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UN Recognizes New Antarctic Temperature Record
This article is published in collaboration with Statista
by Niall McCarthy
The United Nations has announced that it has recognized a new record-high temperature of 18.3°C or 64.9°F set on the Antarctic continent last year. It was set at Argentina's Esperanza base on February 06, 2020 and it surpasses the previous 17.5°C or 63.5°F record that was also set at the same location in March 2015. It is important to note that these temperatures only refer to continental Antarctica with the highest temperature across the entire region (all ice/land south of 60 degrees latitude) 19.8°C, or 67.64°F, recorded on Signy Island in January 1982.
“Verification of this maximum temperature record is important because it helps us to build up a picture of the weather and climate in one of Earth’s final frontiers. Even more so than the Arctic, the Antarctic is poorly covered in terms of continuous and sustained weather and climate observations and forecasts, even though both play an important role in driving climate and ocean patterns and in sea level rise,” said World Meteorlogical Organization Secretary-General Prof. Petteri Taalas.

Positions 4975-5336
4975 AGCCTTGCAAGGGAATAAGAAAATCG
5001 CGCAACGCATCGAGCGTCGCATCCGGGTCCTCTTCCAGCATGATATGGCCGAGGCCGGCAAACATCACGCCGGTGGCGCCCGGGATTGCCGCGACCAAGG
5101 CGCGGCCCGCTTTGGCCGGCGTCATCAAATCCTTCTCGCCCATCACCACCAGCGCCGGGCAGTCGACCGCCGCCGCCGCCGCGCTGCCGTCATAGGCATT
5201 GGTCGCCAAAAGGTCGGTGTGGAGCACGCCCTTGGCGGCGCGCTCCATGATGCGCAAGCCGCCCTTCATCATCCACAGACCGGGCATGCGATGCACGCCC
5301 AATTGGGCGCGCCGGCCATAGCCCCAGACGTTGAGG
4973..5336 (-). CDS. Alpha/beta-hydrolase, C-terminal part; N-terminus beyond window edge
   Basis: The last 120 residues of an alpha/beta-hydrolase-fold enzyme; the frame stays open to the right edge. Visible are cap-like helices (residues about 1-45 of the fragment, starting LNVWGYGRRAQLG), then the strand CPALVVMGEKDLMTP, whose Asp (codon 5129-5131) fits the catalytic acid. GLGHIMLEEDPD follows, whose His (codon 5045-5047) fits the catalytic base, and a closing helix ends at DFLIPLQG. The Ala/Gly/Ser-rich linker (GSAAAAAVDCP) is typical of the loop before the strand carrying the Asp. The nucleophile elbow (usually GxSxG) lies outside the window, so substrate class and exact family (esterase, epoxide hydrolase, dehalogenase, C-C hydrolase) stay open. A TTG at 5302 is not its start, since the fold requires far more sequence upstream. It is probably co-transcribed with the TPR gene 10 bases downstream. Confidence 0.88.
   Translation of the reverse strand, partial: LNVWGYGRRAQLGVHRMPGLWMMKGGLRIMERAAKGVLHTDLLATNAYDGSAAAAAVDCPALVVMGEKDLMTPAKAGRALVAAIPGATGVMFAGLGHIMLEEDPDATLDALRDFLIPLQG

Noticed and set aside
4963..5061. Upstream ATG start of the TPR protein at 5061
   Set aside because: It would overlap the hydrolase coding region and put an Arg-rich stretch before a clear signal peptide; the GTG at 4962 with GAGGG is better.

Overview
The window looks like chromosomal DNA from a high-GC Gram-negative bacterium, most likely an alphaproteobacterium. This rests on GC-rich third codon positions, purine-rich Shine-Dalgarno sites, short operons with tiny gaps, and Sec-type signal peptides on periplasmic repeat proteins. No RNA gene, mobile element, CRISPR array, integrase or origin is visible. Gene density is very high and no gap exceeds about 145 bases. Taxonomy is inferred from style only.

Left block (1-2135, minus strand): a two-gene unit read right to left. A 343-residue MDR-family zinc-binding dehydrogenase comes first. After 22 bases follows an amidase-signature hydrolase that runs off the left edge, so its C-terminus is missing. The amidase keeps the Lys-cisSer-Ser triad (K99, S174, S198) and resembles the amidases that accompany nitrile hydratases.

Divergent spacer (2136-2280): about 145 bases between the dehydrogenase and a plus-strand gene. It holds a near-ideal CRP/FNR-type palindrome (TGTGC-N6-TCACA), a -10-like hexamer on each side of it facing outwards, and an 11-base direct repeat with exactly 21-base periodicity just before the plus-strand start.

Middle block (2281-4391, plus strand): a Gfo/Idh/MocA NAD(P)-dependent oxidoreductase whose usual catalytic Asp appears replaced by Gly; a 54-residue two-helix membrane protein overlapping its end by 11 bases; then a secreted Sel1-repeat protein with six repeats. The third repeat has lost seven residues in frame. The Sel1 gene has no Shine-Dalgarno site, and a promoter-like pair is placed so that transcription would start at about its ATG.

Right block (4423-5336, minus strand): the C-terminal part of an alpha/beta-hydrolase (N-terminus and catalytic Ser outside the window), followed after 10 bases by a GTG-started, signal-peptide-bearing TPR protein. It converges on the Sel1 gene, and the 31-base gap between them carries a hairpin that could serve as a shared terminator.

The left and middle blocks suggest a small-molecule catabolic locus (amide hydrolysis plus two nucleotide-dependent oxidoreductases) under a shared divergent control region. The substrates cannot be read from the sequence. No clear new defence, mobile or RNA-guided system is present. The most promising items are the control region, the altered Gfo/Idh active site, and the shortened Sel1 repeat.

He continued, adding that "the Antarctic Peninsula (the northwest tip near to South America) is among the fastest warming regions of the planet, almost 3°C over the last 50 years. This new temperature record is therefore consistent with the climate change we are observing. WMO is working in partnership with the Antarctic Treaty System to help conserve this pristine continent."
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